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2.4.2 Tunnel Rate
The tunnel rate from an initial state i to a final state f, considering
the change in free energy and using
Fermi's golden rule
(Appendix E), is expressed as [53]
where
is the difference in final and initial free energy.
Hence a transition to a state with lower
free energy produces a negative change in free energy.
The difference of initial energy E_{i} and final energy E_{f} of the
tunneling electron
has to account for the change in free energy its transition causes. The
total tunnel rate from occupied states on one side of the
barrier to
unoccupied states on the other side of the barrier is given by the
expression
where f(E) is the FermiDirac distribution,
or Fermi function which gives
the occupation probability of
energy levels. (1f(E)) is therefore the
probability of finding an empty state.
For a typical metal tunnel junction, the barrier
consists of a thin oxide
with a relatively high barrier height (see
Fig. 2.5).
Figure 2.5:
Tunnel barrier.

It is usually a reasonable approximation for such cases to
neglect the variation of the tunnel
transmission coefficient with energy and momentum. The transmission
probability T^{2} can then be treated as a constant which may be taken
outside of the summation of (2.17).
Using the density of states D(E), the number of electron states in
a small energy interval dE is given by .
This can be used to
convert the sums over momentum in (2.19) to integrals over
energy.
where E_{c,i} is the conduction band edge of
the side where the electron
resides initially, E_{c,f} is the conduction band edge of the side the
electron is tunneling to, the final side, D_{i}(E) is the
density of states on the initial side and
D_{f}(E) is the density of states of the final side of the potential barrier.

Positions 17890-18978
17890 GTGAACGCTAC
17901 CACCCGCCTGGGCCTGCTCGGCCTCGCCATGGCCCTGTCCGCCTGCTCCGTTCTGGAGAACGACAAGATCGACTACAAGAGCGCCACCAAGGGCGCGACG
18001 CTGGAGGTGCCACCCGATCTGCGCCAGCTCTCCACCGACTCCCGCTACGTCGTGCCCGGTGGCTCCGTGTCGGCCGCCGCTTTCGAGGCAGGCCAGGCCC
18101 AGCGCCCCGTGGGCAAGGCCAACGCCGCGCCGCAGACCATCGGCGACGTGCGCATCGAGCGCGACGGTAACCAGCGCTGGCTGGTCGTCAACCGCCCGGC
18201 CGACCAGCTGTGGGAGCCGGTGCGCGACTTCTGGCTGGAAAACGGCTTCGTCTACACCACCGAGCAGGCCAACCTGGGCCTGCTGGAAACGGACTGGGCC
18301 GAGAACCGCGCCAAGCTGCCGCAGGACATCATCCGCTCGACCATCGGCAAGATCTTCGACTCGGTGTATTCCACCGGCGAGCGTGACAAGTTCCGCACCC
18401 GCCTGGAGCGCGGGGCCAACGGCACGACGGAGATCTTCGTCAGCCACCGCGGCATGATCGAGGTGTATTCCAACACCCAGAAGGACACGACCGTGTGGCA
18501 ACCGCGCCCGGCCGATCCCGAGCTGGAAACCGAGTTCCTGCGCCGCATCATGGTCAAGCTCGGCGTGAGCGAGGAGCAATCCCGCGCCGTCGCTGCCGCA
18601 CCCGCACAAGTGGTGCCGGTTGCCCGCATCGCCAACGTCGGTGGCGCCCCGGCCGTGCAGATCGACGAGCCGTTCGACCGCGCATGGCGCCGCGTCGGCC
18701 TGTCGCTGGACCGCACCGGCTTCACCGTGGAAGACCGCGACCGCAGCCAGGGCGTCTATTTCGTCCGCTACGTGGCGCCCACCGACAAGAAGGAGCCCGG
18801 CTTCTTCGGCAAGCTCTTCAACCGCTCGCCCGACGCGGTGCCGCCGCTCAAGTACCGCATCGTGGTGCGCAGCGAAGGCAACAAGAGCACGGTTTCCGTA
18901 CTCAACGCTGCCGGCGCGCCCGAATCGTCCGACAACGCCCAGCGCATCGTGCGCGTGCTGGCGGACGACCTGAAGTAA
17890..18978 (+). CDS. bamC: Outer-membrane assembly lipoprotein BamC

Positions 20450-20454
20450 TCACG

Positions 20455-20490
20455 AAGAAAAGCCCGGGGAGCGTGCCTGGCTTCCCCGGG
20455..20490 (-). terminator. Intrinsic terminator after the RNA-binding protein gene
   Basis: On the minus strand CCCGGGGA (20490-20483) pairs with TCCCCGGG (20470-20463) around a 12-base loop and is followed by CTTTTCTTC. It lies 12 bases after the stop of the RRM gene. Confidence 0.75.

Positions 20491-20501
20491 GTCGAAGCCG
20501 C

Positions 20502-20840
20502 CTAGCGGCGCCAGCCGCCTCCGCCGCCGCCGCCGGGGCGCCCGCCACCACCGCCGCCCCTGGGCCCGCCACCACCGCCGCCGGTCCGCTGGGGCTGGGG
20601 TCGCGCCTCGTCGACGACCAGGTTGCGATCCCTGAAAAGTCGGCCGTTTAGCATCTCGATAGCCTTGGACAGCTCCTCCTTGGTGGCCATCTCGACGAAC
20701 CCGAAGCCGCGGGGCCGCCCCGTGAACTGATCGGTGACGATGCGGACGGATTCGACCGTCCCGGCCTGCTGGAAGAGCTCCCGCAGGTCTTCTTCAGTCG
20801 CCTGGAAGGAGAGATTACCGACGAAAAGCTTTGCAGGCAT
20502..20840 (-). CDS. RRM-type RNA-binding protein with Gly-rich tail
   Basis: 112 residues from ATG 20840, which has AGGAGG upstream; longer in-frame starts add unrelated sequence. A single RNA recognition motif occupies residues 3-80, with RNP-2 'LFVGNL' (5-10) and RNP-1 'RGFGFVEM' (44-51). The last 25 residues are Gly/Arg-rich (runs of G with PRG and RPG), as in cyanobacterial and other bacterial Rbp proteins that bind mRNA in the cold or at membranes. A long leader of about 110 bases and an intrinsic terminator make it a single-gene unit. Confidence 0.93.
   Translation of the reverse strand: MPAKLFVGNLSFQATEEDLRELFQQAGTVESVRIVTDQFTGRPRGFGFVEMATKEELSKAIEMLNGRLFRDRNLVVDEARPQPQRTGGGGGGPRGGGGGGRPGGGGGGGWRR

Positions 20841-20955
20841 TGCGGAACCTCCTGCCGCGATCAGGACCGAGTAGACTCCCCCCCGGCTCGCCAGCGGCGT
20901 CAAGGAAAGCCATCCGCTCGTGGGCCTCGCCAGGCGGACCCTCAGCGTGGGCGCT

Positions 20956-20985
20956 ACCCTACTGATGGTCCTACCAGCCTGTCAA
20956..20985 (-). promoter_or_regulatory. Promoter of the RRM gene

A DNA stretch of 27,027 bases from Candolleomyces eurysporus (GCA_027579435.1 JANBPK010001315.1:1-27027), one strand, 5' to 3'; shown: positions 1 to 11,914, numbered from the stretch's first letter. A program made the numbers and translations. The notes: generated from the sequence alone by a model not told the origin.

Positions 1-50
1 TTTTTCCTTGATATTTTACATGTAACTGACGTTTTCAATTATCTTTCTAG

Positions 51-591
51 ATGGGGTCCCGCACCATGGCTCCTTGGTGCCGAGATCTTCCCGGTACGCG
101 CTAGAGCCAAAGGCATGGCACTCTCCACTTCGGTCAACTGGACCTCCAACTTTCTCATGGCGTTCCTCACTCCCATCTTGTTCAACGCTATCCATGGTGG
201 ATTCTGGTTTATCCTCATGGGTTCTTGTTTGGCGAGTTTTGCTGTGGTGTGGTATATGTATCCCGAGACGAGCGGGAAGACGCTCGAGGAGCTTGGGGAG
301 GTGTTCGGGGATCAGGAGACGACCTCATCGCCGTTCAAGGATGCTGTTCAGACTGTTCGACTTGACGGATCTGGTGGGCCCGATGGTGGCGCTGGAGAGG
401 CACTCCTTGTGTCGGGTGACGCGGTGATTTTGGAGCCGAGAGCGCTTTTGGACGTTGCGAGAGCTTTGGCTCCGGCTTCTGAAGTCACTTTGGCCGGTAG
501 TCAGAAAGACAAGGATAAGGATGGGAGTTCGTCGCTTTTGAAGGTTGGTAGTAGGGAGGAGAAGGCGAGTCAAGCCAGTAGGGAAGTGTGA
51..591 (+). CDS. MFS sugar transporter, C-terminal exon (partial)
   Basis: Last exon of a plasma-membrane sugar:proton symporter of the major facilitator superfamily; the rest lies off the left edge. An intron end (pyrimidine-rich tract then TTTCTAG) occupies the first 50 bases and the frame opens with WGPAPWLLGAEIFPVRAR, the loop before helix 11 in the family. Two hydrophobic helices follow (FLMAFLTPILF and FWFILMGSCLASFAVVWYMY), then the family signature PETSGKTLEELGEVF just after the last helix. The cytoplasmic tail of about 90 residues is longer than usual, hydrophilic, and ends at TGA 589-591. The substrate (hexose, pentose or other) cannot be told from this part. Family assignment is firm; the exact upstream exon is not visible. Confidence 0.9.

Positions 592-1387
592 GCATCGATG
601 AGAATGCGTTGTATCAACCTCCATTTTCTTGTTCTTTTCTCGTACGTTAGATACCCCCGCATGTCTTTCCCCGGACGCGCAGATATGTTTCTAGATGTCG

The product of the two Fermi functions
defines an almost rectangular window around the Fermi energies of initial
and final side (see Fig. 2.6).
Figure 2.6:
The product of the two Fermi functions defines for the
interesting temperatures (around 300 K) an almost rectangular window.
E_{Fi}  E_{Ff} =1 eV.

Since the main contribution of the integral comes from this narrow window,
the densities of states appearing in the integral may be taken constant and
moved in front of the integral as well. The delta function reduces one of
the integrations such that
where the lower limit of the integration is the higher of the two conduction
band minima
.
Neglecting charging effects, a tunnel junction
has an Ohmic
IVcharacteristic.
Which means that the current through the
junction is proportional to the applied bias voltage across the junction.
Therefore the phenomenological quantity
`tunnel resistance' can be
introduced [25], I=V/R_{T}. The tunnel resistance incorporates
the transmission probability and the density of states.
Inserting (2.22) in (2.21) and using
the properties of the Fermi function (see Appendix D,
especially (D.5))
one gets the main result of the `orthodox' singleelectron tunnel
theory
For zero temperature this reduces to
Next: 2.5 Minimum Tunnel Resistance
Up: 2.4 Tunneling
Previous: 2.4.1 Transmission Probability
Christoph Wasshuber